I have had the same problem using the Alesis iMultiMix8 USB mix with M-Audio Nova mics, and after a lot of trolling of the Alesis support forums found numerous indicators that some esoteric changes made to Apple’s core audio system can result in sampling rate problems that produce the problem I experienced. According to the majority wisdom on the support forums, the sampling rate for the device needs to be increased from 44,100 Hz to 48,000 Hz. While this seems to have helped the Alesis mixer (so far), I had already raised the sampling rate for the Snowball, so I’m still stumped. I honestly don’t believe the problem is with the mic (yet), as I’ve had the same problem with other mics connected via USB devices. So, the mystery continues – I’ll continue to investigate this problem, and I will continue to use the Snowball.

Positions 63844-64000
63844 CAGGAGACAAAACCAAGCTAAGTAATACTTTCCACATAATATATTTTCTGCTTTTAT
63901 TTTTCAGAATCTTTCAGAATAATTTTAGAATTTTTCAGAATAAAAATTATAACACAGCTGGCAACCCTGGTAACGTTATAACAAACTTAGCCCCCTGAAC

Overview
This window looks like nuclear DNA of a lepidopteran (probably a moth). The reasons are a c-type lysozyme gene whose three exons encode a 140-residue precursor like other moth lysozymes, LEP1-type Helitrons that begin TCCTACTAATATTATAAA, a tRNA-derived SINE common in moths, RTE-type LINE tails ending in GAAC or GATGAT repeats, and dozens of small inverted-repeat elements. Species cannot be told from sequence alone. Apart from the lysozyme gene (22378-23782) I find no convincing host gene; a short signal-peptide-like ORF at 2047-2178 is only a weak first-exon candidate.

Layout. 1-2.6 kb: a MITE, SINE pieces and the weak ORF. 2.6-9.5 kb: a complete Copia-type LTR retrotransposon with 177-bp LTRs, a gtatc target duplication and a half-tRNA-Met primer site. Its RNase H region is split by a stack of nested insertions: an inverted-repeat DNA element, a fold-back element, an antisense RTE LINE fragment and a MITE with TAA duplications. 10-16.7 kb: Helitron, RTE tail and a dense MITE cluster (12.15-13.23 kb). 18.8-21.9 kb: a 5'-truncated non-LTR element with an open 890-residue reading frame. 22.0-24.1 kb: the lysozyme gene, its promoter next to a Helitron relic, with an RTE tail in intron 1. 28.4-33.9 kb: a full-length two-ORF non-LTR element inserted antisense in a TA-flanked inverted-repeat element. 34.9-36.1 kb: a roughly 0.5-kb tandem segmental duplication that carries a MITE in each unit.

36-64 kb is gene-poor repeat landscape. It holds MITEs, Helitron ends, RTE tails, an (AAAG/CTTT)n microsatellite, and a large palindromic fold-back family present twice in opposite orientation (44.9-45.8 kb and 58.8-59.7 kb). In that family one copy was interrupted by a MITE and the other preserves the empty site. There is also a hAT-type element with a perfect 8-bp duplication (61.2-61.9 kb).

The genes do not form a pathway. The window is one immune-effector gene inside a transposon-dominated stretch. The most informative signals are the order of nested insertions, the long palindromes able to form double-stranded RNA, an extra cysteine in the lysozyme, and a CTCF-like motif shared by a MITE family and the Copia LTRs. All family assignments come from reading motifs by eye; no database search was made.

The link below will connect you to the Articulate learning-object I created using the Snowball. I think you will find the audio is quite good. 5 Minutes About Podcasting
Blue Snowball Mic with stand Blue Snowball rear view showing USB and capsule switch

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Podcasting Tools – Microtrack 24/96 Digital Recorder

My use of the M-Audio Microtrack 24/96 actually pre-dates my use of the Zoom H2 I reviewed earlier. We purchased the Microtrack 2 years ago as part of our gearing up for some podcasting projects on campus. I immediately fell in love with the Microtrack because of its simplicity and dependability. As of this writing the Microtrack 24/96 has been superceded by the Microtrack II. However, this review will focus only on the Microtrack 24/96, as I have not had opportunity to work with the newer version.